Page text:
• At a timepe when America is seeking ways to sustain its innovative edge, and when societies around the world are trying to build digital-age economies, Jobs stands as the ultimate icon of inventiveness and applied imagination. He knew that the best way to create value in the 21st century was to connect creativity with technology. He built a company where leaps of the imagination were combined with remarkable feats of engineering.
Although Jobs cooperated with this book, he asked for no control over what was written. He put nothing off-limits. He encouraged the people he knew to speak honestly. And Jobs speaks candidly, sometimes brutally so, about the people he worked with and competed against. His friends, foes, and colleagues provide an unvarnished view of the passions, perfectionism, obsessions, artistry, devilry, and compulsion for control that shaped his approach to business and the innovative products that resulted.
Driven by demons, Jobs could drive those around him to fury and despair. But his personality and products were interrelated, just as Apple’s hardware and software tended to be, as if part of an integrated system. His tale is instructive and cautionary, filled with lessons about innovation, character, leadership, and values •
Here is a link to an interesting article about Rob Siltanen, Steve Jobs, and Apple. Siltanen was the man hired who created Apple’s Think Different campaign and who is the author of the quote at the beginning of this post.
Continuing with the Apple 🍎 theme, here is an idea for a delicious drink:
This drink is SO delicious and refreshing, it is also low carb and works if you eat Keto, which I do. This drink tastes like sparkling apple cider.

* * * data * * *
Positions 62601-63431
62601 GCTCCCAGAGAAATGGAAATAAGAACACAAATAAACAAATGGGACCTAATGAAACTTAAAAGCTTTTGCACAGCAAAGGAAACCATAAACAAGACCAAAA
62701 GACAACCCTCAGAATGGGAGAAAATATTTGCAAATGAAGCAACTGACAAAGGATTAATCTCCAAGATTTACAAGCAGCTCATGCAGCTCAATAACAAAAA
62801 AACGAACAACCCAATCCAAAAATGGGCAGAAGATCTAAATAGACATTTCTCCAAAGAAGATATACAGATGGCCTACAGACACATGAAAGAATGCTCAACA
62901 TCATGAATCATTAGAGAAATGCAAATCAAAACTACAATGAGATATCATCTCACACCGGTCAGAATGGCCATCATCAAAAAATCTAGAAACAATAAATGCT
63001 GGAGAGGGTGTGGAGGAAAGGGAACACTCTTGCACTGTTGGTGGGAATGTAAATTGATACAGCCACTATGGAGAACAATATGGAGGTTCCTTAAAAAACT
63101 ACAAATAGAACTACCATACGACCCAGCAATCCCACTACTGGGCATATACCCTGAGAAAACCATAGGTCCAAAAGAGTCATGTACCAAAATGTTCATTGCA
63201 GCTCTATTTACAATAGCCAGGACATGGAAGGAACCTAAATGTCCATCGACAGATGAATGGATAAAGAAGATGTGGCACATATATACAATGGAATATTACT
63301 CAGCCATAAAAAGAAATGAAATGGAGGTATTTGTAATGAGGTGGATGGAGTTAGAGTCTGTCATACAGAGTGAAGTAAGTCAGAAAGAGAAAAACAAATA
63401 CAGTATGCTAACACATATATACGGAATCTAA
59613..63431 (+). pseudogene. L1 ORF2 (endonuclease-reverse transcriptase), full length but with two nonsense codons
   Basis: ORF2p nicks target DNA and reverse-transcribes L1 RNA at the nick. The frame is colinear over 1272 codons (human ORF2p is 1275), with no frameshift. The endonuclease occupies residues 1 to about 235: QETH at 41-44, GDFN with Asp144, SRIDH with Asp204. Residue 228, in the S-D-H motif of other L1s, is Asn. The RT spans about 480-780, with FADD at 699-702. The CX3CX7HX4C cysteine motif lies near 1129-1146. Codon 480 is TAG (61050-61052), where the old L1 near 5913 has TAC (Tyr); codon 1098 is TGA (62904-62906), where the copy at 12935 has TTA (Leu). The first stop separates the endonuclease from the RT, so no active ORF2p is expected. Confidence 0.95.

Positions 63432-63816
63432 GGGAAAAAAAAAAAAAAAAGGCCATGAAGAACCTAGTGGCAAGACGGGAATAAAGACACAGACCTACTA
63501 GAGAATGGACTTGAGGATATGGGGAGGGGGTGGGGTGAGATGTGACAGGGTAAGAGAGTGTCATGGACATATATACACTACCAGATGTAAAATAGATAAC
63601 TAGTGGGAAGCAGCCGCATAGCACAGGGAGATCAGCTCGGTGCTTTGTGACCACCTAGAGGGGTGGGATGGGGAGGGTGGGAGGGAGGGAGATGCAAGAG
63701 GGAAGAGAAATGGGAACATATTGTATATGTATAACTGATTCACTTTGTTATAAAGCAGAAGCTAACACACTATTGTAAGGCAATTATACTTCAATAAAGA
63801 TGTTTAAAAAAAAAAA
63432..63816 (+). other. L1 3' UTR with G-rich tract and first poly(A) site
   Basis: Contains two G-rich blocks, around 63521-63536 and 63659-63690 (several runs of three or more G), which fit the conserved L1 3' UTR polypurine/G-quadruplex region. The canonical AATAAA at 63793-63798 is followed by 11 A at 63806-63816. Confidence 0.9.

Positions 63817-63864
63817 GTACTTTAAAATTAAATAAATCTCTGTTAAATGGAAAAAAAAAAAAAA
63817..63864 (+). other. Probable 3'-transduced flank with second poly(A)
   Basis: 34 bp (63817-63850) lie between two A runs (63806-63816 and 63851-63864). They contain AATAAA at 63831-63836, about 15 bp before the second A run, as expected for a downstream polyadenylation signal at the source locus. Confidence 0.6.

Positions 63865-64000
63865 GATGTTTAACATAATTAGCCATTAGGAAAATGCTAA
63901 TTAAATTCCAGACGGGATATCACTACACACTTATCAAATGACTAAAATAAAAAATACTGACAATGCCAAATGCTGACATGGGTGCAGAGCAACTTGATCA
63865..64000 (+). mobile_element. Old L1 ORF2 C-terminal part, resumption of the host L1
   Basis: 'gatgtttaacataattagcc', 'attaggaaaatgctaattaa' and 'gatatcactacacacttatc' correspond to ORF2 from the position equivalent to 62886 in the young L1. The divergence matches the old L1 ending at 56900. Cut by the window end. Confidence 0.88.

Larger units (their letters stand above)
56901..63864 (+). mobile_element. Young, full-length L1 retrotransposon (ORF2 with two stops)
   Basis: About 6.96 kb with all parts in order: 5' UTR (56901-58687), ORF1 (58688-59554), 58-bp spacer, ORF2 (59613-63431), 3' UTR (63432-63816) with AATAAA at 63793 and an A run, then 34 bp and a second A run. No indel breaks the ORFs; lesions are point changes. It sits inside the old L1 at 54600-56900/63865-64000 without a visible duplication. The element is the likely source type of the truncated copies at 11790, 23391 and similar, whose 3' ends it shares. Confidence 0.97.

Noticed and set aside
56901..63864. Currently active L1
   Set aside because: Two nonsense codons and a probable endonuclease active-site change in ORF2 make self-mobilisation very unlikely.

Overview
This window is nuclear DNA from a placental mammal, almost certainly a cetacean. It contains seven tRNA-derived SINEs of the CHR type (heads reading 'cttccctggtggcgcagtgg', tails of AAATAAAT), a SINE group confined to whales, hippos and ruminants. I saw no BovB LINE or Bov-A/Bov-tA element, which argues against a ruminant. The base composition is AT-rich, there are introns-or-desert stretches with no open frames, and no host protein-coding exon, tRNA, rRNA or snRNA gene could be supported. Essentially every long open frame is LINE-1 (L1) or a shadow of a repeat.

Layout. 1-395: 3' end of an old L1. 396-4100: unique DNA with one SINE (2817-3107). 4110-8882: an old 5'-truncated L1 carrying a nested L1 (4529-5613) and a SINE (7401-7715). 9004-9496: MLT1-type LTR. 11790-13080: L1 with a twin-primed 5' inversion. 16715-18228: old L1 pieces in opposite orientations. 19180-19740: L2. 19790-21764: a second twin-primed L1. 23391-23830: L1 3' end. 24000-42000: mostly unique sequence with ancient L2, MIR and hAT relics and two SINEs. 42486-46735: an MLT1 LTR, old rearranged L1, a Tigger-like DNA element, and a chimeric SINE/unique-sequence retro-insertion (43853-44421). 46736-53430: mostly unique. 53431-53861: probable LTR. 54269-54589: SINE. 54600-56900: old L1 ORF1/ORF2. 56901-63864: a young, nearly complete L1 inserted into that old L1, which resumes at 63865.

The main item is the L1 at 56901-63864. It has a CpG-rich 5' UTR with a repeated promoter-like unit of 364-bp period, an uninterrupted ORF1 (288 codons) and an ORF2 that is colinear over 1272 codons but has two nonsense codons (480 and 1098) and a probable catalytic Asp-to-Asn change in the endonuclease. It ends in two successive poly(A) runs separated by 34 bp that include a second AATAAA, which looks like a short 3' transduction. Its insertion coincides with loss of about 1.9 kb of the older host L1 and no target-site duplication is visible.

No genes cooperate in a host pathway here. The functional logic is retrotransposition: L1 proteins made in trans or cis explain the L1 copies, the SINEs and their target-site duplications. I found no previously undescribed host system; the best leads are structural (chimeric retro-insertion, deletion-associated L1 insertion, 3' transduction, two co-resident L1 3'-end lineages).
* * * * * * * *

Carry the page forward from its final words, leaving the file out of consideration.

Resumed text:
Champagne has a lower alcohol level compared to other drinks so you can have more without worrying about going overboard. If you aren’t used to buying champagne, buy one labeled “Brut,” it is dryer than even one that is labeled “very dry,” meaning Brut has less sugar (ie. carbs). The Fuji Apple 🍎 is from Walmart and is their store brand and costs a whole 57 cents. Andre champagne is around $7-8 per bottle, so all in all, a cheap, crisp, and low sugar drink. Perfect for these beautiful days we are finally starting to have.
1. Put some crushed (or regular ice) in your glass 🥂
2. Fill your glass about 1/2 or 3/4 with champagne (I’d do 3/4, but that’s just me). Let the fizz settle, then fill to the top with Fuji Apple.
“Some people say, “Give the customers what they want.” But that’s not my approach. Out job is to figure out what they’re going to want before they do. I think Henry Ford once said, “If I’d asked customers what they wanted, they would have told me, ‘A faster horse!'” People don’t know what they want until you show it to them.” —Walter Issacson, Steve Jobs
“On the day he unveiled the Macintosh, a reporter from Popular Science asked Jobs what type of market research he had done. Jobs responded by scoffing, “Did Alexander Graham Bell do any market research before he invented the telephone?”—Walter Issacson, Steve Jobs
“Steve Jobs: “The best way to predict the future is to invent it.” —Walter Issacson, Steve Jobs